Seven tips to beat winter blues, weight gain and the flu

Vitamins and supplements to take now so you'll be healthy all winter
Seven tips to beat winter blues, weight gain and the flu Masterfile

For many, winter means frequent colds or mild to moderate depression known as Seasonal Affective Disorders (SAD).  General lethargy and a tendency to oversleep, overeat and under-exercise can also be far too common. But investing a little effort now can help to ensure your mood is maintained, your immune system is strengthened and winter weight gain is abated.

Stay in the light Since SAD is related to a lack of light, it only makes sense that using light as a form of treatment would help reduce symptoms. Phototherapy or bright light therapy has been shown to suppress the brain’s secretion of melatonin, which is the main reason why we tend to sleep more and hit snooze on the alarm clock when winter rolls around. Your solution: look for full-spectrum lighting. Light devices (light visors) can be worn around the head or banks of white fluorescent lights (light boxes) on metal reflectors can be placed in the home or office. Exposure for 30 minutes to two hours per day in the morning has been found to be very effective. For mild symptoms, spending time outdoors during the day or arranging homes and workplaces to receive more sunlight may be helpful. One study found that an hour-long walk in winter sunlight was as effective as two and a half hours under bright artificial light.

Happy herbs The herbal medicine, St. John’s Wort at dosage of 900 mg per day, has also been shown to help with the symptoms of mild to moderate depression. It is best to begin taking this one month prior to the onset of your symptoms since it takes four to six weeks to reach full effectiveness. If you already have the symptoms, however, it is not too late to take this herb. Check with your health practitioner or pharmacist before beginning this herbal remedy if you are currently taking medications.

Go crazy for C Vitamin C is a potent antioxidant, a natural antihistamine and it also helps speed wound healing. Vitamin C helps to reduce the free-radical damage associated with the development and progression of Alzheimer’s disease, heart disease and aging. Vitamin C’s immune-enhancing effect makes it essential in preventing infection as well as in shortening the duration of an illness. When you are experiencing stress or fatigue, vitamin C stores are rapidly depleted from the adrenal glands. To maximize effectiveness, select vitamin C supplements that contain bioflavonoids and take in divided dosages spaced throughout the day. Top up your D3 Vitamin D3, also called cholecalciferol, is produced when the sun’s rays hit our skin, which makes us prone to deficiencies common in winter. Many studies have tested the hypothesis that vitamin D deficiency might play a role in SAD. It can also protect us from the flu. A 2009 study in the Archives of Internal Medicine found that people with the lowest blood vitamin D levels reported having more recent colds or flu. Vitamin D is essential for healthy and strong bones, helps in the prevention of autoimmune diseases and is also important in the treatment and prevention of insulin resistance and cancer. The optimal dosage for vitamin D3 in the winter is 2000Iu to 5000IU per day. Ergocalciferol, also referred to as vitamin D2 is available in supplement form, but is not our naturally occurring form of vitamin D and therefore not the most beneficial. Power-up with probiotics Acidophilus and bifidus are two of the many types of friendly bacteria that live in our digestive tract. While the natural healthy bacterial balance in our digestive tract can be affected by poor dietary habits and by the use of medications such as birth control pills, corticosteroids or antibiotics, studies have proven that taking acidophilus helps to reduce the frequency and severity of infections.  It is wise to follow any course of antibiotics with supplements of acidophilus for double the length of time you took the antibiotics. Strengthen your body It’s easy to stay indoors and on the couch when the temperature outside drops, but in fact, exercise is our best weapon to fight against both winter weight gain and the winter blues. And exercise increases energy, which can be sapped by gloomy weather. It also bolsters your immune system — studies show that moderate exercisers get 20 to 30 percent fewer colds than those who do not. To maintain your mood, it is important to exercise a minimum of every 48 hours and don’t be afraid to increase your weights or the intensity of your workouts.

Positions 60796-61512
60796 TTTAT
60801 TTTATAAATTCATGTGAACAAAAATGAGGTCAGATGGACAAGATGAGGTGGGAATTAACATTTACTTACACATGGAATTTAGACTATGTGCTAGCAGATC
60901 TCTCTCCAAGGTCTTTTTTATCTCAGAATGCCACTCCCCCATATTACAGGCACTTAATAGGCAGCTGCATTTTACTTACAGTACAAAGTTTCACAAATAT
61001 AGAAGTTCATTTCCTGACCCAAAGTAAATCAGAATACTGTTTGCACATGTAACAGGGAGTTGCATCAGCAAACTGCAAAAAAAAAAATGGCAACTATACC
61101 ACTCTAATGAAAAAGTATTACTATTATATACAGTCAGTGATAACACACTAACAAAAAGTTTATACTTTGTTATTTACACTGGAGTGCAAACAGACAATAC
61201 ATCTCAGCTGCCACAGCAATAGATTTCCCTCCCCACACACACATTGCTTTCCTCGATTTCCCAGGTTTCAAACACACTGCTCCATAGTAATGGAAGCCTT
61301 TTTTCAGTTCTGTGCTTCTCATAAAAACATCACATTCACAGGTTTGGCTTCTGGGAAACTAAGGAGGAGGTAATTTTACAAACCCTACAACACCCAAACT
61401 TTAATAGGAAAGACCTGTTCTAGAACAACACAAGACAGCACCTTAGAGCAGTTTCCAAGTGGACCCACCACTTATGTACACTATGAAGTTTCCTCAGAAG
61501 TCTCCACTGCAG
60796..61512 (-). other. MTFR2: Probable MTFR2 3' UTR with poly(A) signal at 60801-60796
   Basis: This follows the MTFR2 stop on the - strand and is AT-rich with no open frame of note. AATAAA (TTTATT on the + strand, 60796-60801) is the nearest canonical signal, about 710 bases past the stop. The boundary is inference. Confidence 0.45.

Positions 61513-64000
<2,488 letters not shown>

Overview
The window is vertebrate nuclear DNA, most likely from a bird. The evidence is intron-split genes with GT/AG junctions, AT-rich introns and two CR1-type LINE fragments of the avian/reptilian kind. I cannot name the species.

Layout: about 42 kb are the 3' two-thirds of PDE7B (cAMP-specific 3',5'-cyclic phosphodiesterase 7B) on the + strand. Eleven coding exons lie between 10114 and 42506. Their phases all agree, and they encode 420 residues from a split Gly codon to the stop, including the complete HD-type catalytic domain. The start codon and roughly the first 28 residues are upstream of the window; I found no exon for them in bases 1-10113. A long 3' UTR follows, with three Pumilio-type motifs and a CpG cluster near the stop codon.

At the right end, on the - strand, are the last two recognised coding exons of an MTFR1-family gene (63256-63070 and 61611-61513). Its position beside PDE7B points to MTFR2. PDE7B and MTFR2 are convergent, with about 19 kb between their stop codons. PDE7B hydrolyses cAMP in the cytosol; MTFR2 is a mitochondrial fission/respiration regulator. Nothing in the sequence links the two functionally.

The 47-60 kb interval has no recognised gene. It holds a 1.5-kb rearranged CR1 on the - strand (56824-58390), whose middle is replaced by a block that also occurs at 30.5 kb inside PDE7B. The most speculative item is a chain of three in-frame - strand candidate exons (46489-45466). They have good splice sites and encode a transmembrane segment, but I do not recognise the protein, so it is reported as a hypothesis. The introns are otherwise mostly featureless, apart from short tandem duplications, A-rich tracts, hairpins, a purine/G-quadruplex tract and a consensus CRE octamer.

Best kind of exercise Here’s another interesting benefit of exercise: it raises your body temperature, which can suppress your ferocious winter appetite – provided that you are not swimming in a pool of cool water. Let me explain. Noting that swimmers tended to have larger appetites and more body fat than other types of athletes, Professor Louise Burke, Head of Nutrition at the Australian Institute of Sport, investigated the effect of temperature on bodyweight and appetite. She had two groups of swimmers complete the same 45-minute workout – one in a cold pool and one in a pool at a neutral temperature. Following the workout, the participants were offered as much food as they wanted. The swimmers who came out of cooler water consistently consumed about 44 percent more calories than the others from the warmer pool. Conversely, other studies have identified short-term appetite-suppressing effects with exercise that increases body temperature, such as cycling and running. Incorporate these suggestions early and you will beat the winter blues, weight gain and the flu.

Natasha Turner, N.D. is a Toronto-based naturopathic doctor and founder of the Clear Medicine wellness boutique. She is also the author of the bestselling book The Hormone Diet.


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